Whiteness in Mountain Biking

Those familiar with the outdoors, and many who are not, are acutely aware of the blinding whiteness of outdoor spaces. Boulder County, often viewed as one of the most active hubs of outdoor activity in the United States, is (astonishingly, but unsurprisingly) 90% non-Hispanic Caucasian. Similarly, as of 2016, readers of “Singletrack Magazine” — a mountain biking publication — were also 90% Caucasian. There are dozens of articles detailing the “unbearable whiteness” of a variety of outdoor sports and there is a treasure trove of anecdotal knowledge on social media that displays the ostracization many individuals from minority groups feel in the outdoors. The expensive nature of gear-based hobbies and the gatekeeping of current outdoor recreationists can be huge barriers to BIPOC participation; however, there is also a connection to be drawn between the whiteness of the outdoors, the nature of the trail and the terminology used to describe adventure sports.

The fetishization of colonialism and violence is not unfamiliar to white American culture. In fact, it is nearly ingrained in what it means to be white in America. From obsession with the ownership of Black bodies to perpetual violence against women, for white America, there seems to be an undying need to enact violence against some entity without retribution. The trail is only another place for this fetish to be reenacted. Maybe this is why the outdoors are so white — the underlying knowledge that on the trail, violence once channeled toward marginalized people is now being directed towards marginalized places. The sense that in these places, a mountain biker, climber or hiker who once was the recipient of harm may once again become a target for ridicule or condescension.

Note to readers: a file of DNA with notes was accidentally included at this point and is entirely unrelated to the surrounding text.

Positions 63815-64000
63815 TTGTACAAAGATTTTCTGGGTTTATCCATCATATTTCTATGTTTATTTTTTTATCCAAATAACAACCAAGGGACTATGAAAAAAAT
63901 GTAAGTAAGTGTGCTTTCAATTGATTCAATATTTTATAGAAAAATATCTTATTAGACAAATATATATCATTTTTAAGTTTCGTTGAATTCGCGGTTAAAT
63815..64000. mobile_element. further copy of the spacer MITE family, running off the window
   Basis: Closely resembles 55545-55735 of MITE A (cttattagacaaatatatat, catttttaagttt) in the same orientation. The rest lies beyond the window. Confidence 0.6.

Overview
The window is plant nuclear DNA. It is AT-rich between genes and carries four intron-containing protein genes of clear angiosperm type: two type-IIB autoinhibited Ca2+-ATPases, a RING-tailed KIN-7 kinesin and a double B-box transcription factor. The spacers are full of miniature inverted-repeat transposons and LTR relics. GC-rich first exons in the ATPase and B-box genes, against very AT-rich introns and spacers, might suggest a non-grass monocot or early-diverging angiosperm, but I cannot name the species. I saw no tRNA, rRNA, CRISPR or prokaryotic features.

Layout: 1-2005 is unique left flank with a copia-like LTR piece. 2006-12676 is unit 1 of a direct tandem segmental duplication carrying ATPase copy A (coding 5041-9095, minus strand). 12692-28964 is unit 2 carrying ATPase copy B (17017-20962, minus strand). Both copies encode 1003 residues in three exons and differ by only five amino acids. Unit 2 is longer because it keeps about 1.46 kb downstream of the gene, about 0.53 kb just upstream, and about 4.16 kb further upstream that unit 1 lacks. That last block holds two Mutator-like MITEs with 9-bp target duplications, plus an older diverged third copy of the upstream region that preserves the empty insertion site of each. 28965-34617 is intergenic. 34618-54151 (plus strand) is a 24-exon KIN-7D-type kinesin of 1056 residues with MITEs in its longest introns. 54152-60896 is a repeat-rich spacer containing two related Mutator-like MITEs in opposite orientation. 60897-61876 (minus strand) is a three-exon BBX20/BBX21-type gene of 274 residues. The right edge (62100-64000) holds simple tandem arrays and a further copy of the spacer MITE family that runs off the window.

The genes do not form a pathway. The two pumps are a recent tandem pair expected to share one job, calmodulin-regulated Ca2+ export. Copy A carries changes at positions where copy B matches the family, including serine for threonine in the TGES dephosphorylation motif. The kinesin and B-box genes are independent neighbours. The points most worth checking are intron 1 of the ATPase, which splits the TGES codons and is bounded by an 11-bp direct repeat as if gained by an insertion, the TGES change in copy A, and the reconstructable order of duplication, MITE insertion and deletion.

Those who were once subject to the wanton violence of colonialism recognize the similarities between violence against land and people. The trail’s enabling of this power to shred, rail, hammer and tear the land enables a similar shredding, railing and hammering of the people who occupy it, and if those people understand themselves as the recipients of violence rather than purveyors of it, they will undoubtedly be wary of the trail.

Nature is alluring. The freedom of speed in the mountains, whether found on foot, two wheels or skis, is intoxicating and draws people of all backgrounds into the woods, desert and snow. Despite this, the language surrounding the feeling of euphoria that is so connected to the outdoors does not reflect beauty or bliss, but destruction. The disconnect between the experience of being outdoors and the set of words given to describe it is as startling as it is alienating. Although it is ingrained in adventure recreation culture, any opportunity to recontextualize or change the brutality of the current mountain biking vernacular will be valuable in the reframing of outdoor sports to reflect the enjoyment of existing within a beautiful environment, rather than revelry in destruction. The trail separates, but this separation can be used to encourage connection with land while free from harm rather than destruction of land while free of consequences.

Writer Profile

Mason Cannon

Columbia University
Undecided

Hailing from the Southwest, Mason is an avid baker, recreational cyclist and committed indie-head. Although he is unsure of what he will study, he is interested in writing, math, computer science and English.